At this point, my next two novels are a little way off being released. Freeman’s Choice is a science fiction-fantasy blend about a couple’s flight from a slave-owner, and their attempt to reach a legal space that will defend their rights to live as free men. I expect Freeman’s Choice to be released by the end of the year.
The other project is a dark fantasy with the working title of Fisherpriest 2. This one won’t be ready until early next year, and tracks the birth of Linna’s children, both from her enforced encounter with a dragon, and from her human husband. In this book, the parents must defend the youngsters from assassination, and try to discover the source of the threat and defeat it.
Beyond that, I have a number of short stories and two anthologies coming.
Are you a plotter, pantser or somewhere in-between?
I started out a panster, and my first trilogy reflects that. Over time, I’ve become a combination of plotter and pantster. I start by capturing a series concept in a single sentence, and then capture the plot for each novel the same way. After that, I might write a paragraph of plot, check what I know about any continuing characters, and jot down any major decisions I know are going to happen. After that I write, refining the plot into chapters either as I go, or slightly ahead of time.
Do you have a favourite of your characters?
No. I love, or hate, them all. When I’m writing, the characters of the story I’m working on at the time are my favourites… right up until I switch over to the next project.
What are you currently working on?
The short version? As C.M. Simpson, I’m working on:
- Writing the final four short stories for An Anthology of Blades, since pointy objects can create such interesting situations;
- Fisherpriest2, because who can resist baby half dragons;
- Freeman’s Choice, because it needs to be finished, and Freeman’s Daughter wants to be written;
- Releasing more science fiction and fantasy short stories;
- And adding more words to my zombie annual.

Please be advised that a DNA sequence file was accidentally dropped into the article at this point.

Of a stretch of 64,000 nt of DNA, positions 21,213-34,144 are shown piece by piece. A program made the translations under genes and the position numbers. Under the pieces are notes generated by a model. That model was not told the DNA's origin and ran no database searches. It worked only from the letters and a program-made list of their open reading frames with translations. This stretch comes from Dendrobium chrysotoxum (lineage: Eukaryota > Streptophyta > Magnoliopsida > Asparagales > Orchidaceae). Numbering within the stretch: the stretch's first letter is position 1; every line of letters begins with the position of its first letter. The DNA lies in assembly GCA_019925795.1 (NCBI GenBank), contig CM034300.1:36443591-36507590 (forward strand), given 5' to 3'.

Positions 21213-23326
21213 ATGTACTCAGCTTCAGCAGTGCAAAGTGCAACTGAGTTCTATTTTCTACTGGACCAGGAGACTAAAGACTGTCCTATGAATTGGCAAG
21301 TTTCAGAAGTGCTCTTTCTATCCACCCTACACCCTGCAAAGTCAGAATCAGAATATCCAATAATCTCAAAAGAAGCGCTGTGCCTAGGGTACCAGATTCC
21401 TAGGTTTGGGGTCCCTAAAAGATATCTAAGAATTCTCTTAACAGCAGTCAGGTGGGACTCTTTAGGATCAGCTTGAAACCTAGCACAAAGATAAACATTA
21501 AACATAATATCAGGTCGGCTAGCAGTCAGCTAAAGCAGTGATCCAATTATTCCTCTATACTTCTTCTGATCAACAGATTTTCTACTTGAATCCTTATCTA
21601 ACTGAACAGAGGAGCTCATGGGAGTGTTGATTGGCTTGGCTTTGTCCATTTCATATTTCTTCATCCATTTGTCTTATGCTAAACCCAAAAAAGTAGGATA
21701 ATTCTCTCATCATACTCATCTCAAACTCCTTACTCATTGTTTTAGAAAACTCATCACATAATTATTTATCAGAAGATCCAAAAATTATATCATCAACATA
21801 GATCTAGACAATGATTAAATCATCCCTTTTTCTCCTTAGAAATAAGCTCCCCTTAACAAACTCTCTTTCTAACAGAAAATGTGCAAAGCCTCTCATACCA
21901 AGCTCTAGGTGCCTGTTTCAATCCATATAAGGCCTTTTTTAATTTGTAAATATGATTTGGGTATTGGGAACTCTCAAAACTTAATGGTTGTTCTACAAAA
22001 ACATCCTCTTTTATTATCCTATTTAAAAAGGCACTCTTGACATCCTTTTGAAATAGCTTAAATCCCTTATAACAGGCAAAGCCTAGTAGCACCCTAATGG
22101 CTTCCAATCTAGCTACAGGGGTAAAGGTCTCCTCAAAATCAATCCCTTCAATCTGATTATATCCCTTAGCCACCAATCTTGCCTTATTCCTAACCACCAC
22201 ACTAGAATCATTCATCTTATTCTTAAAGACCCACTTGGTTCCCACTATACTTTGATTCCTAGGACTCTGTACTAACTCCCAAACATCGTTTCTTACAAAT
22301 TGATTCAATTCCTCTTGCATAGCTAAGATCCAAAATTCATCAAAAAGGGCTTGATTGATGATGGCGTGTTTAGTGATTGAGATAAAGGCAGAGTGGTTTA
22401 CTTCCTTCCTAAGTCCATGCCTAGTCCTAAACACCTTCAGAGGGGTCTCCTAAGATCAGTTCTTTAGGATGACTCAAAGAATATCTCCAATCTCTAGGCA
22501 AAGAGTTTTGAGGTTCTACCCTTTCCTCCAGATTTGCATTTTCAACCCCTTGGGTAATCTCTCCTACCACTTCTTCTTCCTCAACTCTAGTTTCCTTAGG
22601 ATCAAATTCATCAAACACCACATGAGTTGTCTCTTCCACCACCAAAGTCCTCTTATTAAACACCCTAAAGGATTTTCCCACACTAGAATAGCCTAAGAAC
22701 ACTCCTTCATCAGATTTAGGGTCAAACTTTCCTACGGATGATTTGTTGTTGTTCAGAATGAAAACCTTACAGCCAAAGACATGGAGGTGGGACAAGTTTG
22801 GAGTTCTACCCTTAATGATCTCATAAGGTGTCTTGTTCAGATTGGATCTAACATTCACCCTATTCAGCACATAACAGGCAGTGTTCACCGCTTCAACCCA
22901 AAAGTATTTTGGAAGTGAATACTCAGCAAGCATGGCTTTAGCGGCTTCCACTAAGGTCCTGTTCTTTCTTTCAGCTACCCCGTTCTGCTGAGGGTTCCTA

What is your favourite part of the process of writing?
I don’t know. I kind of love it all—the writing, the plotting, the slow reveal of characters as I write, the creating of covers, and even the editing and revising. Yeah, I really like all of it.
What can we expect from CM Simpson in the future?
More dark fantasy. More anthologies containing different genres. And some science fiction novels. There are a number of science fiction plots I’m working on, that I just can’t get to yet. I’m really looking forward to playing with those.
Who are your favourite authors?
There really are too many to list, but these are the ones that immediately spring to mind:
- Dick Francis: yes, I know he’s not science fiction or fantasy, but he is a master of the craft and his stories suck me in all the time. Whenever I read his work, I always find myself wanting to write like him when I grow up.
- John Scalzi: science fiction and story, story, story
- Nalini Singh: paranormal romance. She keeps me up past my bedtime;
- Ann Aguirre: awesome space adventure with a dollop of romance;
- Elizabeth Moon: science fiction, great plots and action, and characters;
- Phillip K. Dick: science fiction again; another master of the art. There are a few more authors I read every time they put a book out, but these guys are the main ones – they make my reading world go round… and round and round. I read everything they write, and I buy it, so I can read it more than once.